Tamcamry

• Oct. 22, 2006: This is really an outstanding story overall. There were very few things that took away from it, and even those didn’t bother me that much. Yeah, Pandora is another rich vampire from an aristocratic family. Yeah, Anne Rice said differently when she first mentioned Pandora. Again, that still didn’t take away from the story. This book also reinforced my belief that Anne Rice is really at her best when she is writing historical fiction. The way she brought ancient Rome to life was fascinating. The way she made things seem so normal, yet so interesting was outstanding. I look forward to reading more.

Austin James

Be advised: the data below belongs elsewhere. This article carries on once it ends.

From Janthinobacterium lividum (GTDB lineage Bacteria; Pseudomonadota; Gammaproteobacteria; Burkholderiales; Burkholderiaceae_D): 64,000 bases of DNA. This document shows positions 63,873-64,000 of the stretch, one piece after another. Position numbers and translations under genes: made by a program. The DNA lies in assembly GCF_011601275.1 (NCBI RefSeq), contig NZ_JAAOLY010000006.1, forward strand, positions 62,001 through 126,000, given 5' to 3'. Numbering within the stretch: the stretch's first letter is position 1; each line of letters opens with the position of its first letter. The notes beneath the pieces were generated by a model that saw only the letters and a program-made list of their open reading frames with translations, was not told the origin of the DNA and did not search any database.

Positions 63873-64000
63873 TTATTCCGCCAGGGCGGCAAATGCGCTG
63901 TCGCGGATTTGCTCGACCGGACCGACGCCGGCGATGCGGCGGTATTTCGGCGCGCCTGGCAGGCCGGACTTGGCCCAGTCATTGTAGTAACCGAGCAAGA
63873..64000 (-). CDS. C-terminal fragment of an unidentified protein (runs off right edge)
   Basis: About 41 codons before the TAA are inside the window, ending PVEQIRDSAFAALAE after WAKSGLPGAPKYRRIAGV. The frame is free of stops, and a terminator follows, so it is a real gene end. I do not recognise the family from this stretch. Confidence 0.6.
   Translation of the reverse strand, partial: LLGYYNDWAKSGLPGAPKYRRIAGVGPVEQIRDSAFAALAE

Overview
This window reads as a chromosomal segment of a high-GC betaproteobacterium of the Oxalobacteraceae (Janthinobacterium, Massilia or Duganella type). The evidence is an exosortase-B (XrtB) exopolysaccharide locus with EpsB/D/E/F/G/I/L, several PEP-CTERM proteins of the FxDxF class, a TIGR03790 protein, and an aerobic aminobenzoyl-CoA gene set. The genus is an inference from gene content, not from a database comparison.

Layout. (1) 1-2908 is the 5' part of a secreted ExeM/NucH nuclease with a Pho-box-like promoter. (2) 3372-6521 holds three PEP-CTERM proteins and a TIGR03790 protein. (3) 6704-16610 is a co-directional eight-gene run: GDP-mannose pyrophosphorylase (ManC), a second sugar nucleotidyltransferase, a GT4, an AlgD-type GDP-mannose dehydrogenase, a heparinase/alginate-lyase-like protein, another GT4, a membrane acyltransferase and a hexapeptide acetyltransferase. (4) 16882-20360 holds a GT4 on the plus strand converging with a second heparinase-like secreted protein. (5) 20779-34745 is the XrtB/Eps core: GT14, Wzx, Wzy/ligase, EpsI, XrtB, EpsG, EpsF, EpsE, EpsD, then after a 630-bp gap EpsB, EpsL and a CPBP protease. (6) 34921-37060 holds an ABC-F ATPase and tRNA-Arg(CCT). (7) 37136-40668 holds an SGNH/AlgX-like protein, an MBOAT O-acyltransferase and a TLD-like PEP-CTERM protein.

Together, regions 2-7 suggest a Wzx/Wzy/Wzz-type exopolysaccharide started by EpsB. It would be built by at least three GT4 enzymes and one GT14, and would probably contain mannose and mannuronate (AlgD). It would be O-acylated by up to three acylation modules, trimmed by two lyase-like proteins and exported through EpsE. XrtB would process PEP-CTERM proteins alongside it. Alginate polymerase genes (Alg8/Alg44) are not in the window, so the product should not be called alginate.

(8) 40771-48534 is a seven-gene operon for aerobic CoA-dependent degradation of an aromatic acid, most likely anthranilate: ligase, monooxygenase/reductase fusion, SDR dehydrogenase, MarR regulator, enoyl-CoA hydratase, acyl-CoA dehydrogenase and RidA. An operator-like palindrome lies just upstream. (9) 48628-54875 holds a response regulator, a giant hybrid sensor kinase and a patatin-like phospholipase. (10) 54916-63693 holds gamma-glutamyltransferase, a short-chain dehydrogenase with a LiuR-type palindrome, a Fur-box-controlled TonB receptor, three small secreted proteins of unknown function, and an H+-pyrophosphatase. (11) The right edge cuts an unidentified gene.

Let me start off by saying, I love the Vampire Chronicles by Anne Rice (I'm reading them in the order they were published). And I have to say Pandora was different than the others - not in a bad way (I quite liked the book). And it was more than just the lack of Lestat in the story (although he is discussed) or the fact that it's set during Ancient Rome (which was well researched, as always, by Anne Rice), No... this story is different because it's Pandora's story, and she's not like a character we've encountered before.I generally don't like the female characters Anne Rice creates as much as the men (they don't seem to have that same pizazz or edge), but Pandora changed this for me. She has that fire (that edge) and her story doesn't disappoint.I didn't find the story to be as soul searching as the others... but it still dives into new territory. For one thing, Pandora is mortal most of the story (that's what really makes this story different)... and it makes this book different from the others (deserving of the title "New Tales").One last thing about the book... is the writing. I thought the writing style in this book was the best of what I've read so far... It's not as overwritten as her other books - and the result is this book is easier to read, easier to understand, and less repetitive than her earlier books.I give the book 4 out of 5 because I enjoyed every bit of the book (I read it in one day) - I still think "The Vampire Lestat" is the best book in the series, but this one holds up well too.- Austin James (http://www.AustinJamesHere.blogspot.com)